Keith Snyder
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Maugham at midnight

When it's 11:00 and the whiskey of the early evening is keeping me awake, I might as well get out of bed and--at least until the midnight feeding--stand in front of open refrigerators and bookcases.

I couldn't find Somerset Maugham's THE SUMMING UP during the 5-minute search window before my Syracuse flight, so I didn't have it on hand to quote offhandedly. Tonight it was stacked sideways with only yellow page bottoms showing, but I knew those yellow page bottoms.
To my mind the drama took a wrong turning when the demand for realism led it to abandon the ornament of verse. Verse has a specific dramatic value as anyone can see by observing in himself the thrilling effect of a tirade in one of Racine's plays or of any of Shakespeare's great set pieces; and this is independent of the sense; it is due to the emotional power of rhythmical speech. But more than that: verse forces on the matter a conventional form that heightens the aesthetic effect. It enables the drama to achieve a beauty that is out of the question in a prose play. However much you may admire The Wild Duck, The Importance of Being Earnest, or Man and Superman, you cannot without abuse of the word claim that they are beautiful. But the chief value of verse is that it delivers a play from sober reality. It puts it on another level, at one remove from life, and so makes it easier for the audience to attune themselves to that state of feeling in which they are most susceptible to the drama's specific appeal. In that artificial medium, life is not presented in a word-for-word translation, but in a free rendering, and thus the dramatist has ample scope for the effects of which his art is capable.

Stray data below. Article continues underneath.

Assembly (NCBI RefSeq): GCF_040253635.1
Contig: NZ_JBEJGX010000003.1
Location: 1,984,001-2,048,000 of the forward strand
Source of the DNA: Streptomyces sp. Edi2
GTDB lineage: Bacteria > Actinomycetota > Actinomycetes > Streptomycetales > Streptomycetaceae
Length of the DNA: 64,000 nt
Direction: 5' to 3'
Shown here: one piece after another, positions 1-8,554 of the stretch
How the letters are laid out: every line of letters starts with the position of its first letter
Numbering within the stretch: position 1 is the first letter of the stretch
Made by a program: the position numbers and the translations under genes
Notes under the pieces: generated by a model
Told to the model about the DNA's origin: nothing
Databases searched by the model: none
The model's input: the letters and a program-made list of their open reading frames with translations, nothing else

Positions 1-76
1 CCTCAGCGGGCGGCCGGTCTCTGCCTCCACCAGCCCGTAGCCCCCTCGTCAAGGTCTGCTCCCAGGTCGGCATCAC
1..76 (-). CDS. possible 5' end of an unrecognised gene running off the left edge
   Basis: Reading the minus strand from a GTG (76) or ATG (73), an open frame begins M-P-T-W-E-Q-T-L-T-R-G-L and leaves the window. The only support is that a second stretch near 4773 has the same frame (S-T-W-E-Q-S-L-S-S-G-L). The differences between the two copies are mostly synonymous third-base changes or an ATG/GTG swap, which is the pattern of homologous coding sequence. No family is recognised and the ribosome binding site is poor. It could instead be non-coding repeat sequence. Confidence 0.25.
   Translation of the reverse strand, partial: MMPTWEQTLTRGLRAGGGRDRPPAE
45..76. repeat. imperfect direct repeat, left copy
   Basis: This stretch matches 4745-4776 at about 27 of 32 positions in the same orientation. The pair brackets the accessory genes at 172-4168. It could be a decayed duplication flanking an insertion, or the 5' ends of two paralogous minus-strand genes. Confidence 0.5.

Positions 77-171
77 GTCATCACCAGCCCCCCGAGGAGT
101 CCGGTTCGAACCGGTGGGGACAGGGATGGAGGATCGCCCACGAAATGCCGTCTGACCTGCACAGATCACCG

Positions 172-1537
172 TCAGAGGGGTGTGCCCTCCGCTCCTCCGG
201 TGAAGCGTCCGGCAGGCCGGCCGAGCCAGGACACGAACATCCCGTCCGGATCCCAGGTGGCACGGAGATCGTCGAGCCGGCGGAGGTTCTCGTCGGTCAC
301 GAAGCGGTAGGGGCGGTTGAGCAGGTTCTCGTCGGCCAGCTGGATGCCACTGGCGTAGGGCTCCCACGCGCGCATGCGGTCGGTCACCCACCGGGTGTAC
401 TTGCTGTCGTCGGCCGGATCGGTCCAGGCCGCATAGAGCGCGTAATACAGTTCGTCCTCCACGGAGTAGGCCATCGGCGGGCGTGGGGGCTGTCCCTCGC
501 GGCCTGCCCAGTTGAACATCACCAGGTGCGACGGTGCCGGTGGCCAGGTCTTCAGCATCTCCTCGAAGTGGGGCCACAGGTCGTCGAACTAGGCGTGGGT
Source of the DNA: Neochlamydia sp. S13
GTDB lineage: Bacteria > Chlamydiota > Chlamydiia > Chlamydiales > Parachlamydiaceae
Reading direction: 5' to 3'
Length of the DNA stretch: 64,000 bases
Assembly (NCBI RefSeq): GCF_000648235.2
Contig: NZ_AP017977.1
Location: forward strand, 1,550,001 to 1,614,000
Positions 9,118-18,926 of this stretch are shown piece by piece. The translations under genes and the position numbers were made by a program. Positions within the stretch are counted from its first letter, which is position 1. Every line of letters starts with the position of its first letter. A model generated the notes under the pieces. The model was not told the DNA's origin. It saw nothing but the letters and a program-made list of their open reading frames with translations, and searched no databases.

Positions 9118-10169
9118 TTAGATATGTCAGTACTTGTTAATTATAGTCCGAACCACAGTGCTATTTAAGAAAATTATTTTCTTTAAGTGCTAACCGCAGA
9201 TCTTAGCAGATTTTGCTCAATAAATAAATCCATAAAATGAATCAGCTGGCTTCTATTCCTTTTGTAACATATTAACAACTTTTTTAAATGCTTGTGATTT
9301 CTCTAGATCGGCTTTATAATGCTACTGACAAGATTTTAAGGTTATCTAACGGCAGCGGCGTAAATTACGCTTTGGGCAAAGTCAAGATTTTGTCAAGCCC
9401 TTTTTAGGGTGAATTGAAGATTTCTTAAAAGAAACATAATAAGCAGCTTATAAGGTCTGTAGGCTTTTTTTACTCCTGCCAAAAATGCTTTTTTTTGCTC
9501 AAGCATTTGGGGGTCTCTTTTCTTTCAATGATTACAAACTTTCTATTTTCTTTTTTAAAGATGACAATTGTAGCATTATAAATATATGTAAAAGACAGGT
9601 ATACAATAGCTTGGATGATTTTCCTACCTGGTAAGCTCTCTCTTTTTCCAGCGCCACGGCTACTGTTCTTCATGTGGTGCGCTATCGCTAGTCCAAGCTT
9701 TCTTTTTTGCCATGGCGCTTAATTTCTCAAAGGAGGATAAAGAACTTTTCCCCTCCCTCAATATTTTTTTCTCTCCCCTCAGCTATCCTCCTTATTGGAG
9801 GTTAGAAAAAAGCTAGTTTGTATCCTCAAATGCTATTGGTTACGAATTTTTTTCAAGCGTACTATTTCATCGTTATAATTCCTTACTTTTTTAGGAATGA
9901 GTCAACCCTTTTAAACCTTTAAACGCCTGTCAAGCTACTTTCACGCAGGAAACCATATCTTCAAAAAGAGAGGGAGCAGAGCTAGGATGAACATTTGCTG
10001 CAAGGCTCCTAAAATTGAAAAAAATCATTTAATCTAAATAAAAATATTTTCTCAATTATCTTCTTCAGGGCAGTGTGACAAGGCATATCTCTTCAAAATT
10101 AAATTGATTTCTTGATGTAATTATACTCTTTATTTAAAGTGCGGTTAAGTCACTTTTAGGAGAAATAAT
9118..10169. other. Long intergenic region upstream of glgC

I remember thinking, when I read it, that this still applied to musicals. I didn't remember this:
It has occurred to me that possibly the dramatist would be wise now to go back to the origins of modern drama and call to his aid verse, dancing, music, and pageantry so that he might appeal to all possible sources of entertainment: but I am conscious that here again the cinema with its great resources can do better whatever the spoken theatre can do...

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